I Am Santa Claus (2014)

I am Santa Claus is a documentary exploring a number of professional Santas' lives throughout the year. The subject matter is very reminiscent to that explored in Becoming Santa, though the perspective is slightly shifted. Both are fantastic documentaries, but I actually think this was a little more interesting.

There were five primary Santas in the movie, in addition to countless minor characters. The movie chose some fairly unique subjects to help you keep them straight, no easy feat given that everyone in the movie is working to become the same character.

The most famous subject is Mick Foley, a professional wrestler with a lifelong love of Christmas and St. Nicholas. Like Jack Sanderson in Becoming Santa, he's playing the part for the first time. The documentary introduces the juxtaposition between his former image and his new role, though it's hard to lend much credence to his violent performance: the man comes off as infectiously nice and gentle-hearted. In addition, while the documentary didn't dwell much on the fact that professional wrestlers are as much actors as athletes, it was clear he knew how to inhabit a character. Despite being presented as a newcomer, it was obvious he could hold his own with the professionals. On top of that, his joy and wonder were apparent.

The next subject was, quite literally, Santa Claus, at least legally. The man formerly known as "Frank" was an aspiring barbecue chef with a thick Long Island accent. Seeing him out of character, it was difficult to imagine him filling the shoes of the character who's name he was taking. But when he put on the suit and stepped into the role, he felt as authentic as any Santa Claus I've seen.

The movie is especially interested in highlighting the idea that people playing Santa Claus have personal lives and problems that stay with them all year, just as their seasonal jobs remain a core part of their identity. This is especially relevant with Jim, an elderly antiques dealer who's active in the bear community. The movie doesn't shy away from exploring this side of his life, either: the cameras follow him to a bear convention. Oh, and he's being photographed stripping when they introduce him. But make no mistake, Jim is the sweetest of this movie's Santa Clauses. It's like the filmmakers are daring anyone to say they'd never bring their kids to him, when he's clearly the kindest, gentlest man we meet in a profession defined by those qualities.

Likewise, the movie goes into the life of Rob Figley, the president of an organization of Santas. He and his wife are swingers, and he works at a sex club in Portland, OR. Not surprisingly, he's also a controversial figure in the organization he oversees. Several members, including the last main Santa we've yet to discuss, question the wisdom in having Rob serve as the leader of their organization. While it's easy to understand what his critics are scared of, it's difficult to take them seriously. Rob comes off as articulate and knowledgeable, the exact qualities you'd want in a leader. What's more, attempts to cast his life as shadowy seem laughable: he's very open about his lifestyle. In addition, his passion for helping sexual minorities navigate a world that often ostracizes them feels extremely relevant to his love for playing Santa.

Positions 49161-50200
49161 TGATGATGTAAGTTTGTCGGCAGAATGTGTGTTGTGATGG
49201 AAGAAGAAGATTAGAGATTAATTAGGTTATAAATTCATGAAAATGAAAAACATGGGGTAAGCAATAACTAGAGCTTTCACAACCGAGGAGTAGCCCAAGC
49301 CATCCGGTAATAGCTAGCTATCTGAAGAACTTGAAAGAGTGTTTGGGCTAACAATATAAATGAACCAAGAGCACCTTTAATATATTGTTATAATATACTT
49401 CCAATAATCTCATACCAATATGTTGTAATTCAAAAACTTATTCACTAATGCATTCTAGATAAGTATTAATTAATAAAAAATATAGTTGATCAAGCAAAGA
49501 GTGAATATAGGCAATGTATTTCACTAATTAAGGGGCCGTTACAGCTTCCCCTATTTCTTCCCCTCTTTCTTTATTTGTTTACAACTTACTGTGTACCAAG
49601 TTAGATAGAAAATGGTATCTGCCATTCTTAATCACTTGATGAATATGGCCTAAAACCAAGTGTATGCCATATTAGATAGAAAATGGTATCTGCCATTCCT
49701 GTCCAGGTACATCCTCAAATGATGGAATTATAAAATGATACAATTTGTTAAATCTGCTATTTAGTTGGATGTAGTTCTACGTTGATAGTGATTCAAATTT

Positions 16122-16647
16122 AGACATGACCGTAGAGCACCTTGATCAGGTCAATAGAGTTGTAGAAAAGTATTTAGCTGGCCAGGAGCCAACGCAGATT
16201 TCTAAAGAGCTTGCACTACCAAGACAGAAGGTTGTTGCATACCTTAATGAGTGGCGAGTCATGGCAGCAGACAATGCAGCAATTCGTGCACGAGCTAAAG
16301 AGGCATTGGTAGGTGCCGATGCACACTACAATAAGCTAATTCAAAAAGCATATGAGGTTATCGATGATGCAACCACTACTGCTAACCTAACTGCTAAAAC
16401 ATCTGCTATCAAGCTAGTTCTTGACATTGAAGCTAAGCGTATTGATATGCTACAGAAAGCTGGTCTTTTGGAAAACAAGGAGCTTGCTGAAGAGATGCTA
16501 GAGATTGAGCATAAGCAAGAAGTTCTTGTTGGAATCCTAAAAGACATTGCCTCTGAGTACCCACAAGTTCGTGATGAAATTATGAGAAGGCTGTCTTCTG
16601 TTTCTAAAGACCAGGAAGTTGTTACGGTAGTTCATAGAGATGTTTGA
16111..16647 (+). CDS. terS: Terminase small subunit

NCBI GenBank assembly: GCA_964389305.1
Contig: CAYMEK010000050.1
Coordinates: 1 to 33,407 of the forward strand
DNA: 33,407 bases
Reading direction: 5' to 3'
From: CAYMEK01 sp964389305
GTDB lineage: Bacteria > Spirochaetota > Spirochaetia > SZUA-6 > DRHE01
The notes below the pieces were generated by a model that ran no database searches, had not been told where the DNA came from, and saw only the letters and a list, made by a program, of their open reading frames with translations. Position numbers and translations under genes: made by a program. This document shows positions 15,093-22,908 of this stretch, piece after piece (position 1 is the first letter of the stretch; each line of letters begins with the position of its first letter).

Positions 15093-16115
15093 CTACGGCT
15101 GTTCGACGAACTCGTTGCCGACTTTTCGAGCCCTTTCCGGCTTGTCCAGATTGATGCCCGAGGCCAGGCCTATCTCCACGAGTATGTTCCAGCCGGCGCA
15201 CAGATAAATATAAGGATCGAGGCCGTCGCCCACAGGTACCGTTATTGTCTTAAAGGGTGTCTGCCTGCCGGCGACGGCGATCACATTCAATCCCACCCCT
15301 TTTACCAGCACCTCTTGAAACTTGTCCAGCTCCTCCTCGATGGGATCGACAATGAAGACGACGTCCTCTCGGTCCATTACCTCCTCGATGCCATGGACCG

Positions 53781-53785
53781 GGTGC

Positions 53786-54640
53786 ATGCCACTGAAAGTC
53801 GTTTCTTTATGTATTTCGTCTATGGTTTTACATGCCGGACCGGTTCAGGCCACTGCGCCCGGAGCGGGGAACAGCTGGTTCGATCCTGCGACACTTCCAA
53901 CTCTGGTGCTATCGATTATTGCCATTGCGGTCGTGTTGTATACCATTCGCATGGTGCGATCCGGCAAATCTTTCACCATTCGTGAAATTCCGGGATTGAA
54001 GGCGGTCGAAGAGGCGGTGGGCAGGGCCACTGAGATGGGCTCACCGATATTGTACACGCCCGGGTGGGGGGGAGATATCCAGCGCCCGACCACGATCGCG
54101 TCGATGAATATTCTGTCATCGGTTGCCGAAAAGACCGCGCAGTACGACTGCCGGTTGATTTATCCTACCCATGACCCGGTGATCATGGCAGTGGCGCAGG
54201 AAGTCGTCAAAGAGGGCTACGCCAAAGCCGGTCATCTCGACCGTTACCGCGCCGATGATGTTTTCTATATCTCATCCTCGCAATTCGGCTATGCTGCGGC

At one point, a few of the other Santas debate whether Rob's lifestyle is problematic. The Santa who expresses reluctance to the idea is Russ, the only one of the main characters I haven't discussed. If the movie paints any of its subjects in a negative light, it's him, though it's difficult to tell whether that's due to his personality or to editing choices. He seems to be the least successful of the Santas, and he's one of the older subjects. It's difficult to sympathize with him by the end, however, when he seems unable to relate to kids. Again, it's impossible to know whether that phenomenon was magnified by editing decisions.

The movie offers a fascinating look at the lives of five men who transform into Santa Claus (or in some cases, who have decided to become Santa Claus completely). While the movie certainly doesn't seem fixated on their sex lives, these are a key point for two of the Santas. The film seems to be daring its viewers to object while simultaneously exploring how it's part of who they are and how they approach life. Both Rob and Jim are fantastic Santas due to who they are, and their sexualities and backgrounds are a huge part of that. The movie's tagline, "Whose lap is your child sitting on?", implies something sinister, but the movie delivers the opposite. These Santas are wonderful people with complex lives: I can't imagine anyone finding them objectionable.

More importantly, I am Santa Claus is a lot of fun. It's at times heartwarming and heartbreaking. I highly recommend anyone interested in the actors who portray Santa check this out as soon as possible.